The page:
Find out about Royal Museums Greenwich's mission, responsibilities and objectives
Building Reach, Reputation and Resilience
Our key content themes are articulated in pictorial form here, and the narrative below provides further information.
Interpreted through our collections and shared expertise, these are the filter through which potential activities (e.g., exhibitions, programmes, publications) are viewed.
They will help us to move from big ideas to specific stories and content, and provide coherence, efficiency, inspiration, and connectivity.
Our watery planet is uniquely situated and suited to the evolution of life. Human beings, originally from the tropics of Africa, have populated almost every corner of the globe. In doing so, we have adapted to the adversities of climate and the harshness of physical environments – from scorching deserts to frozen tundra, from dense jungles to the open ocean – exploring, surviving, adapting and thriving. Many great migrations – across the Pacific Ocean, for example – involved long sea voyages, posing unique challenges and requiring people to work with natural systems like tides, currents and winds. Ultimately, our ability to adapt has led us the ends of the Earth and to venture beyond into space, where we look for life and the potential for human settlement in other places. But from the irradiated waste of orbital space to the barren surface of Mars and beyond, it seems nowhere is quite like home. However, the human drive for expansion and the inexorable exploitation of the natural world on an industrial scale have their costs. Environmental damage, pollution and the climate crisis are direct results of this activity. Together they have created new and worsening adversities, including melting ice caps and rising seas, which threaten the habitability of this planet and the future survival of humanity. Can humans move from an expansionary mode to living within the sustainable limits of the environment?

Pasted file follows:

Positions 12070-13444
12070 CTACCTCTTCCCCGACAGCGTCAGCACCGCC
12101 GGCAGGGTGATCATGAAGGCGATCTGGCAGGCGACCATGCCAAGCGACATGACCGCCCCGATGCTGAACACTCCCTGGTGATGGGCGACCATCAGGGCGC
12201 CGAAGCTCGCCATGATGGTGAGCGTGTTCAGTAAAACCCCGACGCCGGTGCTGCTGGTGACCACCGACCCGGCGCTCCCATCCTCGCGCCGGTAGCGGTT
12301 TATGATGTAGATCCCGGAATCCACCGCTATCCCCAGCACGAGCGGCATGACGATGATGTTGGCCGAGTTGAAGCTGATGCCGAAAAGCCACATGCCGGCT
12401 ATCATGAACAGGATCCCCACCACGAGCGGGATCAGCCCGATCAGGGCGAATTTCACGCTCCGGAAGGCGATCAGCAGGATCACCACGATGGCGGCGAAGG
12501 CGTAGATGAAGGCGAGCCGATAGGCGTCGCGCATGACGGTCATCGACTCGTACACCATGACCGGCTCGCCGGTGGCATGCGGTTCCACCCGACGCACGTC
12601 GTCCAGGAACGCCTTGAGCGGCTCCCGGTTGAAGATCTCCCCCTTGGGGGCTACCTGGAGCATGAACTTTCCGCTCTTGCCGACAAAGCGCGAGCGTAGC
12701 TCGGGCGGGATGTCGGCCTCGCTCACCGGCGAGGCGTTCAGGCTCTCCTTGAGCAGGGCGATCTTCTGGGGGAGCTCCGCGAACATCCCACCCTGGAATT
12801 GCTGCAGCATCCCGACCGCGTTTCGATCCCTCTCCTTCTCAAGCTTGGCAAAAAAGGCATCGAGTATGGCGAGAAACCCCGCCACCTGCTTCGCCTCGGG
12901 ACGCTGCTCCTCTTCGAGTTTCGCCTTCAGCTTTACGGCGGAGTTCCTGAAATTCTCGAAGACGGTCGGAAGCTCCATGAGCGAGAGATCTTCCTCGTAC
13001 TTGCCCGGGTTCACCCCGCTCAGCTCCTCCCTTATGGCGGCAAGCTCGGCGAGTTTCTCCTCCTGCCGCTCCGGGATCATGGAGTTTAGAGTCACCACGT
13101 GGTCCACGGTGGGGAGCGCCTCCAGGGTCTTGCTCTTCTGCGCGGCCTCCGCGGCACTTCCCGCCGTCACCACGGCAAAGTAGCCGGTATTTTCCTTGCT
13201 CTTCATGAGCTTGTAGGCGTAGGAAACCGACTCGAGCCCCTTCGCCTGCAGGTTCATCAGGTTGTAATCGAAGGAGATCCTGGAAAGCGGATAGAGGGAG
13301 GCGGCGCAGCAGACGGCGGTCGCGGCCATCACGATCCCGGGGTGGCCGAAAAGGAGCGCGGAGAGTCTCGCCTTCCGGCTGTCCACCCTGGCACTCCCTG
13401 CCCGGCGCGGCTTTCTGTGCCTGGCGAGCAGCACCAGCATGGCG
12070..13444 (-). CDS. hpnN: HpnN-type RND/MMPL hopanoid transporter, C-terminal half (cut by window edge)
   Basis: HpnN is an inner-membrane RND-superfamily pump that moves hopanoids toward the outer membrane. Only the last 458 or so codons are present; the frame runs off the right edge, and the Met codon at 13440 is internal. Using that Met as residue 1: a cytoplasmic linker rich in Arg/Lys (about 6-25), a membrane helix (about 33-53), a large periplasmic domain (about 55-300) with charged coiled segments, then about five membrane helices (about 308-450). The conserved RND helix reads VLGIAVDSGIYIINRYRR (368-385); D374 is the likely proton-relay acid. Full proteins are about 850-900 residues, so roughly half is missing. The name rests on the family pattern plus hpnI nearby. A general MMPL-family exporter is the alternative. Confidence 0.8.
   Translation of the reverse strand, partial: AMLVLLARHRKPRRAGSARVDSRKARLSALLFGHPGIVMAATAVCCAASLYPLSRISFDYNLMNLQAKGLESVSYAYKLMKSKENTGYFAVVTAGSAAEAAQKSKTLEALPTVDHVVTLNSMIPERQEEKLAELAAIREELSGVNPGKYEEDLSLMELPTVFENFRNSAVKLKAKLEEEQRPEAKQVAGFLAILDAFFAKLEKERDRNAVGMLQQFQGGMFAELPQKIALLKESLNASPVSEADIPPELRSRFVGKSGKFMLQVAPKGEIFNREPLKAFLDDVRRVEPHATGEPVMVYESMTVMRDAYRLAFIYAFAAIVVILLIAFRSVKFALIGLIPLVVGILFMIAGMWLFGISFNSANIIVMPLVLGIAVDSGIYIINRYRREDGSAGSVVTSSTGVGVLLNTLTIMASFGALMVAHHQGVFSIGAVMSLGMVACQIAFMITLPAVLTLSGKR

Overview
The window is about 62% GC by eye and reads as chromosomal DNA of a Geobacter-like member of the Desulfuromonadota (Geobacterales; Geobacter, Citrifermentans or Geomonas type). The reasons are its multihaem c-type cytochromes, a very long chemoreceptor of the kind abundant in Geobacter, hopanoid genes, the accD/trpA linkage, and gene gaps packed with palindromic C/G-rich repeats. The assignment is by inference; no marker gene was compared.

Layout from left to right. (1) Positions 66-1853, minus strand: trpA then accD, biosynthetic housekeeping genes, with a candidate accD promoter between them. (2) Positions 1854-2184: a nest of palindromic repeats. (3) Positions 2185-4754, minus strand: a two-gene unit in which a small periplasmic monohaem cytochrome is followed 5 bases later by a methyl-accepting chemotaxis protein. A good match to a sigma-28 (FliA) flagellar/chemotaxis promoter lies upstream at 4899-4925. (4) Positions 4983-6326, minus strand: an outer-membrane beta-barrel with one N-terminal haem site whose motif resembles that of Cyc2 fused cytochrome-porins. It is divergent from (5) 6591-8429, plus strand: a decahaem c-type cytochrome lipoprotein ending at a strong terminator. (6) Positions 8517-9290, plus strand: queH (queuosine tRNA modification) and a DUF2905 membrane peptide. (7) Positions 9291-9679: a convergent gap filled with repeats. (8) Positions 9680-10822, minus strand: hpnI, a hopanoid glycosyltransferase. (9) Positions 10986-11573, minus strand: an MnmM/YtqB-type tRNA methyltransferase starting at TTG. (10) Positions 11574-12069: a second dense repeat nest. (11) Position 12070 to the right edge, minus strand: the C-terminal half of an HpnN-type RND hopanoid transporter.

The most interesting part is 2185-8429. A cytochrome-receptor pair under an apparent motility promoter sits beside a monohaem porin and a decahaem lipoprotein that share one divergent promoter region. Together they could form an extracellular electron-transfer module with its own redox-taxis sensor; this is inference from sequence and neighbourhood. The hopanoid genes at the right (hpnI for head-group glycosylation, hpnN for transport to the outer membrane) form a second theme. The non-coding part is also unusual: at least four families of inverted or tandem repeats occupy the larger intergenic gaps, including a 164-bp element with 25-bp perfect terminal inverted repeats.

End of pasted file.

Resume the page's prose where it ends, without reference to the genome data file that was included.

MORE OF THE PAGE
Our identities make us human. They shape who we are, forging and sustaining communities at personal, local, national and global levels, bringing us together and setting each of us apart. Communities of identity embrace and cut across gender, race, class, ability, sexuality, life experience and religious belief. They foster bonds of friendship, wellbeing, imagination and an essential sense of belonging. Even when looking out into space, we strive for connection and meaning, asking ourselves are we alone? Our diversity also brings inequality and difference into sharp relief. Barriers of prejudice and discrimination perpetuate both privilege and disadvantage, creating fear, resentment and entitlement. Our collections have often been shaped by those with the most power, making them partial and representative only of particular perspectives, diminishing the agency and contributions of many others. However, by exploring, appreciating and celebrating individual and collective diversity, we can nurture greater equality, understanding and accessibility, helping everyone to find their place in our museum, in our world and in the wider universe.
Humans are uniquely curious and creative beings. We explore, seek to understand and respond imaginatively to the world around us, producing works of art that reflect upon and question our humanity. We rise to the challenges presented by changing circumstances and new environments, finding inventive ways to solve problems through the application of science and technology.
For many people, the sea and the sky represent two vast canvases of imaginative possibility, inspiring innovation in art and science in equal measure. For artists and writers, depicting and describing the restless, translucent sea tests their skills and creativity. At the same time, overcoming the difficulties and dangers of a sea voyage requires ingenious practical solutions. Doing so has allowed us to access the far reaches of the globe, fulfilling the instinctive human hunger for knowledge and understanding. Our ingenuity has helped to unlock some of the secrets of the night sky, allowing advances to be made in navigation, timekeeping, astronomy and space exploration. However, as scientists probe deeper into the seeming infinity of space, we are increasingly questioning our place in the Universe and the precarious and precious nature of life on Earth.